I have 4 cats. They got along famously until I bought a kitten 4 months ago. All of them are used to her now accept one who is really annoyed, as she is constantly chasing him, so he spits and loudly hisses. He has been fixed, as are all the others and my new kitten was fixed two weeks ago.
By Joan from Toronto, Ontario
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So, now that I've said all that, my dilemma: is there anything I can give him (natural remedy) that is safe, that will keep him from spraying my friend's house as he will have to stay inside?
Stewart is adorable. I wish I knew of a way to stop cats from spraying. I would be cleaning up a lot less messes. I do use Feliway. It will stop cats from spraying to some degree, and it does calm them. My cat will not spray where I have recently sprayed the feliway. Could you keep Stewart in a confined area at the new place? They are less likely to spray in a confined area. Perhaps a bedroom and bathroom, so he will be with you part of the time. Good luck with your move...
I have a 12 year old male cat who was beating up my other cats and spraying as well as peeing in shoes. My vet put him on Clomicalm, and he is back to being the sweetheart that he used to be. The vet said he has an age related ulcer. Take your cat to the vet. Clomicalm has worked wonders for my baby.
He is a handsome cat! I have a vet who practices traditional and holistic medicine. She gives my male cat a tincture made with apple cider vinegar and the primary ingrediant to stop the spraying. I do not know what the ingrediant is. He sprays to mark his territory, as I have 3 cats total. There was a time, when he sprayed because he tested positive for a urinary tract infection (UTI). You may just want to make sure he does not have a UTI, as this can lead to bladder disease.
I bought Feliway diffuser at a ridiculous expensive price, it didn't do anything to help. I bought a Sentry cat calming collar... no help.
Clomicalm works. Its brilliant but the cat has to be checked by the vet first.
I own two domestic cats and last year picked up an injured feral kitten. He has lived quite happily with us for over year and comes into the house, but we cannot get close to him (he had a bad experience with humans).
Recently another tom cat has been visiting my patio and eating the cat food. This is not a problem in itself, but the feral cat who for obvious reasons has never been neutered has now started spraying the house.
I don't want to do anything to discourage my other two cats from coming into the house; I just need a solution to deter the spraying. Please help, my house stinks and I am spending a fortune on Febreze.
By Jane from Malaga, Spain
You are going to have to get proactive with your little guys. I know catching them will be hard, but it is not impossible. You can use live traps that are either purchased or homemade. Neutering is a must in your situation. Not doing so makes it impossible to even start with your trouble. When handling a feral cat, immobilizing the feet by wrapping them snugly in a towel will help in getting them in and out of the carrier. Your vet and his techs are well trained in dealing with feral animals.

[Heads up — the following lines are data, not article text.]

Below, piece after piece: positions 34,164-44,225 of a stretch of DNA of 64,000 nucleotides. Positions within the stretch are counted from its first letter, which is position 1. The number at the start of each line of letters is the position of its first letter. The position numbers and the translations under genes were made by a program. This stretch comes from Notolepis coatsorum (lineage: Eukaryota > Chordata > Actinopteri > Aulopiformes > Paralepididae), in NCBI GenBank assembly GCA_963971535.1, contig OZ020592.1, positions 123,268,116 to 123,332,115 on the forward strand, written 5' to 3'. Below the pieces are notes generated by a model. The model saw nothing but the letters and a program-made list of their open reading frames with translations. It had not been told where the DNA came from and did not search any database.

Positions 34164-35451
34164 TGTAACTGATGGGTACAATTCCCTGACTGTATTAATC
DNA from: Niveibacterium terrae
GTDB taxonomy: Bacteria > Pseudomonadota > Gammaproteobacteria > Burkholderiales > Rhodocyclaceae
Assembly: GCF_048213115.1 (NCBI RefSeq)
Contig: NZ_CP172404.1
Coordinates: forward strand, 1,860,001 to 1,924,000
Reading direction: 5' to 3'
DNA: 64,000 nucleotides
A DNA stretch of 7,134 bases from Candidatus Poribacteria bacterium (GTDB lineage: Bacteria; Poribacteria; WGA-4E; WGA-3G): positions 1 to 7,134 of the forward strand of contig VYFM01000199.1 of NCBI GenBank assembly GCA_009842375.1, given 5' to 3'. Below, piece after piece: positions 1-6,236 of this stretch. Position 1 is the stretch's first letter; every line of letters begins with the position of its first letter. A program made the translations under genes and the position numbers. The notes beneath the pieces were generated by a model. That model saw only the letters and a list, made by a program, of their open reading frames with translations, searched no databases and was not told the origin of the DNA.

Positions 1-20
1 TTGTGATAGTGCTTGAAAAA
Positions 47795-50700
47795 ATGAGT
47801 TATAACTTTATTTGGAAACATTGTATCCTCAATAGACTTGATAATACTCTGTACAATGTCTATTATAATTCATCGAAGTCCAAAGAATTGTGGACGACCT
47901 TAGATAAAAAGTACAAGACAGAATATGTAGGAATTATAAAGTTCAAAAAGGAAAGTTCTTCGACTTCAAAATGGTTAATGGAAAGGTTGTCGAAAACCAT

Be certain the cat box(es) are very clean. You may need to use two or more with multiple cats, especially males. While they are at the vet for neutering, you can take the opportunity to use a good neutralizer on all the spots that have been sprayed. Do not use any cleaners with ammonia inn them as this will attract the cats to the very same spots. Best wishes! I know you are trying hard to make a great home for them. (01/08/2010)
How can I stop my cat from spraying around the house? He's a 4 year old tabby and he's never done this before. It's embarrassing to walk in with company and the house smells like a skunk, gross smell. I've found several of his spots and I clean it up and bleach it, just to find that he's sprayed another spot. Thankfully he hasn't done it on the carpet. He's even gone on some shoes and some clothes. It's getting really annoying not to mention costly. I hope someone can help me with this. My thanks in advance.
Rosa from Las Vegas, NV
Get your cat neutered. That's the best way to prevent spraying. (01/12/2009)
First just in case, make sure his litter box is cleaned to the nines. Secondly, make sure his litter is constantly cleared of waste. As soon as he's done his bit, remove it. Have you brought in a new pet recently? If so, he could be showing signs of marking his territory. If not, he might be showing signs of boredom. It's hard to say. I have 3 cats, and only had the occasional spray issue. Usually its when I have visited somewhere there's been a cat, and they pick up the scent when I come home. Then I have had the surprise spray, usually on my footwear.
There is a product called "Right Away" by Professor Amos, that you can order on line, and it removes all traces of the odour. It works like a charm. Good luck. (01/14/2009)
Neutered cats will spray. I have three male cats all of whom are fixed. The two older ones will spray sometimes if there is tension between them. Neutering is no guarantee they will stop spraying, but you should have your cat neutered if it's not already. (01/14/2009)
I started reading a book called "The Cat Who Cried for Help" by Nicholas Dodman. I found it at my local library or here's the link to Amazon.com (http://www.amazon.com/Cat-Who-Cried-Help-Psychology/dp/0553378546).
Although I never had this problem with my cats, I found his stories and information about spraying to be very interesting. One thing that stuck out to me was that sometimes when a cat sprays on a person or person's items, it is trying to "mark" you. Anyway, check out the book for try to do a search online for more information about this book. Good luck. (01/16/2009)